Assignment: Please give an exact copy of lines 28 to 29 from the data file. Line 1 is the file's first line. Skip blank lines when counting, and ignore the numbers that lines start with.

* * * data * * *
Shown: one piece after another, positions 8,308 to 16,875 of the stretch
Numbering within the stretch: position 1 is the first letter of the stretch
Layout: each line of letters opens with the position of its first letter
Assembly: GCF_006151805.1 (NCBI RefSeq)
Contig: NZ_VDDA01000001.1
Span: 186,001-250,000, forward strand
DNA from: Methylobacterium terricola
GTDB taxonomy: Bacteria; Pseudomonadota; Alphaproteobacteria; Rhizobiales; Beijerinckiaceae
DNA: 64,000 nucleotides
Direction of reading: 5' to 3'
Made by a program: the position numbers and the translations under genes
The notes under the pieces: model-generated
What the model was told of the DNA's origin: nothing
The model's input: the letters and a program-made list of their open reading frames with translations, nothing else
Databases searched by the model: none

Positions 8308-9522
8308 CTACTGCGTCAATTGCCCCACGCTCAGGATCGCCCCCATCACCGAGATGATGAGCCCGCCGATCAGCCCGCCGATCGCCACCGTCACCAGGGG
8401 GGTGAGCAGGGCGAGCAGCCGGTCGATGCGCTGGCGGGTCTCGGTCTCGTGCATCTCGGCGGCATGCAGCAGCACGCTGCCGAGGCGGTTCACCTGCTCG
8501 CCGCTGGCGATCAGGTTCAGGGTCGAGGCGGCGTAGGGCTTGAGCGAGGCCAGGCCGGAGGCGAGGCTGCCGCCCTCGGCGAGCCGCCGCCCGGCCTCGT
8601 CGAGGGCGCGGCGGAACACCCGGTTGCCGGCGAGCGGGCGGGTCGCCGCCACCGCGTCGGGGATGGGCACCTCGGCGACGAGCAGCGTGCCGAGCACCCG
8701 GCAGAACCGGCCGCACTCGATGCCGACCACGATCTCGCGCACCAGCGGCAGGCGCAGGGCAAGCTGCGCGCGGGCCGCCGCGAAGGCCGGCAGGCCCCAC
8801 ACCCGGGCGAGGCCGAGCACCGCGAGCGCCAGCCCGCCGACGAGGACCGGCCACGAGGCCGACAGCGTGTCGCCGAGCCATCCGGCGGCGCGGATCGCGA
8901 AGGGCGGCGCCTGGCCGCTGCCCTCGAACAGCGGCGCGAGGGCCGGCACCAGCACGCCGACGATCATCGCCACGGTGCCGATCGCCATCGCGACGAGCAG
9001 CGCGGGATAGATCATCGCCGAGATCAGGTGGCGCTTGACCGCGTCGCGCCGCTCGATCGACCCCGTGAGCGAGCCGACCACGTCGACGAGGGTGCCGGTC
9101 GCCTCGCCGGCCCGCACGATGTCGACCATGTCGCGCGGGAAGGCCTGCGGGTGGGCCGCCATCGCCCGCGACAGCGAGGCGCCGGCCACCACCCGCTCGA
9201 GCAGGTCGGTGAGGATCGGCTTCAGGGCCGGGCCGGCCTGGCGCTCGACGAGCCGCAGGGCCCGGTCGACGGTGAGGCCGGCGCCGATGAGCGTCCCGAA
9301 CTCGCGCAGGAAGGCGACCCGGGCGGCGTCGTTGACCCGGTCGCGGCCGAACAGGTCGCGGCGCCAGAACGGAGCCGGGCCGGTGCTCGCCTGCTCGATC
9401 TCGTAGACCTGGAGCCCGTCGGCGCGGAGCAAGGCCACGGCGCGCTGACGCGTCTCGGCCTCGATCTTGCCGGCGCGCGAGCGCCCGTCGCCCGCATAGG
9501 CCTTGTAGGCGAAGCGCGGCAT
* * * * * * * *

9401 TCGTAGACCTGGAGCCCGTCGGCGCGGAGCAAGGCCACGGCGCGCTGACGCGTCTCGGCCTCGATCTTGCCGGCGCGCGAGCGCCCGTCGCCCGCATAGG
9501 CCTTGTAGGCGAAGCGCGGCAT